Put a human on the moon. It sounds like a simple ask nearly a half-century later. At the time, such an ambitious goal had never been set. In 1958, NASA was founded with that very goal in mind. And its competitors? The Soviet space program was already halfway there.
We all know how the story ends. Neil Armstrong. One small step, one giant leap. In the process of solving for its goal, NASA created countless products that have found their way into our everyday lives. And we rarely take notice. Everything from baby foods to handheld vacuums, solar panels to space blankets.
If you’re looking to innovate your product, the book has been written many times. Literally. Clay Christensen’s The Innovator’s Dilemma is the gold standard. Set up an internal labs division, maybe even acquire a few other companies. Both road-tested and proven ways to innovate product.
But I think there’s a better way.
Two sides to innovating today
When innovating your product, there’s always the temptation to go after larger customers. And why not? It means more revenue and greater adoption. So you start building more and more features for fewer and fewer customers.
Before long, a wave of new technology and products come in that are good enough for a broad base of users. You find yourself vulnerable, and you’re left with two options:
Acquire what you’re missing. Most of the innovation we see today is the result of acquisitions. And while they might seem cut and dry, there’s an art to acquiring a company.
Back in 2006, Disney purchased Pixar. It was the stuff of (animated) dreams. Pixar’s contract was nearing its end and Disney’s own animation studio was fledgling. Acquiring Pixar meant Disney could freely work with the most gifted minds in storytelling. The merger brought blockbusters back to Disney with films like Frozen and Tangled.
So let’s break down an acquisition:
- Rather than gobbling up competitors in a last ditch attempt to stave off disruption, a product-driven company should really look to solve for the customer first.
- Find a complement to your existing product that adds value for the customer.
- Then, fold and integrate it into your existing products.
Launch a lab. The worst way to innovate your distribution model, Christensen believes, is to do it within your current distribution model. He’s unequivocal about it.
He suggests companies start an internal labs team to do things differently. Then, like acquisitions, fold those innovations back into the larger company. It’s a MOAT play that effectively wards off other companies trying to scale your walls. You could call it a startup within a startup.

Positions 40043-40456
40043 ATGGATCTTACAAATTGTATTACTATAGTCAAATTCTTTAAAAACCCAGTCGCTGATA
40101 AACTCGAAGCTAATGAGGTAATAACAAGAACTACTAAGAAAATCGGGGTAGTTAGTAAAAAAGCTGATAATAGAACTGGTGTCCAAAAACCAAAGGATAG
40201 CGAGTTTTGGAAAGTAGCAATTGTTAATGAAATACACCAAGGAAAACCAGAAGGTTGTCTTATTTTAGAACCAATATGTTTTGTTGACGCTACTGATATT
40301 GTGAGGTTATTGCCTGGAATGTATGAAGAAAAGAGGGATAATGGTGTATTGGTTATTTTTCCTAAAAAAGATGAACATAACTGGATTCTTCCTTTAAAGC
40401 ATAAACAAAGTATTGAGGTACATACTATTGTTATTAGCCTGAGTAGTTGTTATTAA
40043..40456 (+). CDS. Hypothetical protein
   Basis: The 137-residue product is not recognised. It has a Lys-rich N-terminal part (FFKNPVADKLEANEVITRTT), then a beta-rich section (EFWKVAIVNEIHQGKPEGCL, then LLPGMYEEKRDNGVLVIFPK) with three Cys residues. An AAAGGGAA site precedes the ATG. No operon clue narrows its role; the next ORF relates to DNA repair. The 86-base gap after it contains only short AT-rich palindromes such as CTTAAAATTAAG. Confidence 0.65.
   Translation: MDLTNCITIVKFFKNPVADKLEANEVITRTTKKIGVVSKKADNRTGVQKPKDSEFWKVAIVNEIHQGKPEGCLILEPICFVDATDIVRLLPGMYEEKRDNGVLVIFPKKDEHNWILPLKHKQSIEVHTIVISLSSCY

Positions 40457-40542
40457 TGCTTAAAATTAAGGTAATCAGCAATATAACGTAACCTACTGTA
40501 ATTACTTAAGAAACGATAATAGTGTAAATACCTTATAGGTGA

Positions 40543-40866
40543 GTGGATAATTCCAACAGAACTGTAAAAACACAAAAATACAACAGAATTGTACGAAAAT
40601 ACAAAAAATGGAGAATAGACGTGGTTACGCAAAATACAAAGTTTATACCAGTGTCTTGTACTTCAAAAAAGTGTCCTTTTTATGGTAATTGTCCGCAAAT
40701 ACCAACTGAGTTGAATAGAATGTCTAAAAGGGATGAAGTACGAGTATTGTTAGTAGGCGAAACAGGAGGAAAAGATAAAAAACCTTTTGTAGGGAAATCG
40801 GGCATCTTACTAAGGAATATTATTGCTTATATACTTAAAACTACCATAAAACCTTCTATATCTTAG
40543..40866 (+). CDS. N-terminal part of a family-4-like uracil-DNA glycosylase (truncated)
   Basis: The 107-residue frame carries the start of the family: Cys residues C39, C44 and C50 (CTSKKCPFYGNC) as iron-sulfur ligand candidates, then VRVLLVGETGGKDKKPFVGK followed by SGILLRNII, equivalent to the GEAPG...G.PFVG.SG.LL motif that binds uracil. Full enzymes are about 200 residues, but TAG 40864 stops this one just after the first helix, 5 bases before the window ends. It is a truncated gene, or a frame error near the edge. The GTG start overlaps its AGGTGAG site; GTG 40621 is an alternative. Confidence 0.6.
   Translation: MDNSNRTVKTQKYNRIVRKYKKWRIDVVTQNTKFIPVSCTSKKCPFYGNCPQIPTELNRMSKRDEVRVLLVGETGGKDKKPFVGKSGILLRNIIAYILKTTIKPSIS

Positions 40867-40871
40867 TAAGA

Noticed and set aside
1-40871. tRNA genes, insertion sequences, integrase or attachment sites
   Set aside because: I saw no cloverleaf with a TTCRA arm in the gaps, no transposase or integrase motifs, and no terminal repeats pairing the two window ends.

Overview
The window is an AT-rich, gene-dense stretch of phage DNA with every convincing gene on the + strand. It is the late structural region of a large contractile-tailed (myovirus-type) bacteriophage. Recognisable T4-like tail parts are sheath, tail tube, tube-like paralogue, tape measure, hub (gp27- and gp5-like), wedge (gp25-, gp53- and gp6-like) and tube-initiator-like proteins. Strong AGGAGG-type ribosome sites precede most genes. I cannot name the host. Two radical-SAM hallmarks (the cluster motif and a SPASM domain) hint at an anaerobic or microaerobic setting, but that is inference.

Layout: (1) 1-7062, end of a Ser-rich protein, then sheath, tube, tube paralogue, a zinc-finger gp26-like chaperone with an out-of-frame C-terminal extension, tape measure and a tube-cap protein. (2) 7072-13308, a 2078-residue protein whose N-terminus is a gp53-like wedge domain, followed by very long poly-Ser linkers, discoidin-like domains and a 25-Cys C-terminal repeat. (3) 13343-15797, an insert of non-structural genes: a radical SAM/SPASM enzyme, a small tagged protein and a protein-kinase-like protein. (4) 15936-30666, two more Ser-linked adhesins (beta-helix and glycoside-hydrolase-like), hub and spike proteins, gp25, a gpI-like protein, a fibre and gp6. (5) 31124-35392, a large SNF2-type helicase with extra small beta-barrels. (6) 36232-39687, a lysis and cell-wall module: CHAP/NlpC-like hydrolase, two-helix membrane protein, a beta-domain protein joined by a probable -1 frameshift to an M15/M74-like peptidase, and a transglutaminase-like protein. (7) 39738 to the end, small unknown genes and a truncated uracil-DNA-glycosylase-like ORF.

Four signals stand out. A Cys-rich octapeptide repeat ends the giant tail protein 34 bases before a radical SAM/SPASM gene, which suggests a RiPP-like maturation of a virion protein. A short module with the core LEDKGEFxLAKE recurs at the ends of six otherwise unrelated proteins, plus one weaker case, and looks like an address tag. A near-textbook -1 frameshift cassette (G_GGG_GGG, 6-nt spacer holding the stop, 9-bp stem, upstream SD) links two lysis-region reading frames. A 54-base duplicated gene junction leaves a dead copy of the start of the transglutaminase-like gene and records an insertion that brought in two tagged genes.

Most companies forge ahead with their product and never look back on the space they’ve traveled. What ends up happening is these companies are the ones building larger, more sophisticated hard drives when, suddenly, someone else builds a more nimble, cheaper flash drive. An internal lab is supposed to solve for that.
Here’s the thing about labs and acquisitions
The real risk companies run with acquisitions is that a lot of them don’t work out. Well, that and they’re expensive. The risk of running an internal labs team is that your core product team loses focus.
Years ago, I heard someone say, “It’s not my job to innovate.” And it was a major holy sh*t moment in my career.
As a product leader, you need to make sure your core team maintains a mentality where it’s everyone’s job to innovate. It’s no one’s job to just hold the tiller.
Build for the 1 percent to solve for the 100 percent
Putting a man on the moon gave NASA an ambitious goal. It tasked them with embracing sophisticated customers and building products specifically for them.
The key to product innovation, however, is not to leave your innovations in the high-priced tier. Instead, you should actively work to make those innovations broadly applicable by pulling them all the way down to your free products. Do not assume they will trickle down on their own.
Take the semiconductor industry, for example. The spark of innovation ignites with a 286 chip one year and it’s used in the $5,000 computer. The next year, a 386 chip hits the market and that’s the one sold and used in the $5,000 computer. The 286 chip? Well, that now gets sold in the $2,000 personal computer. And the next year, a 486 chip comes out and everything shifts once again. What starts to happen is every year the higher-end becomes more powerful, and there’s this runoff into the lower-end of the market.
More than just a way to innovate your product, it’s a corporate strategy. As other companies try to get into the market, they’ll never secure the foothold they need in the low end of the market. The sophisticated runoff from your high-end innovation becomes your competitive advantage.
The motion works both ways, too. Find a way for amazing new free things to grow into being paid, and find a way for amazing high-end paid things to be free. This way your core team can innovate without your having to open a labs team or acquire a new company.
The one piece of advice I can give to companies looking to innovate their product? Shoot for the moon. Imagine what you’ll create in the process.
Christopher O’Donnell is VP of Product at HubSpot, where he drives product management, design, and user experience. Previously, he was Director of Product at Performable before it was acquired by HubSpot. He has also been a startup founder, advisor, and product/UX leader.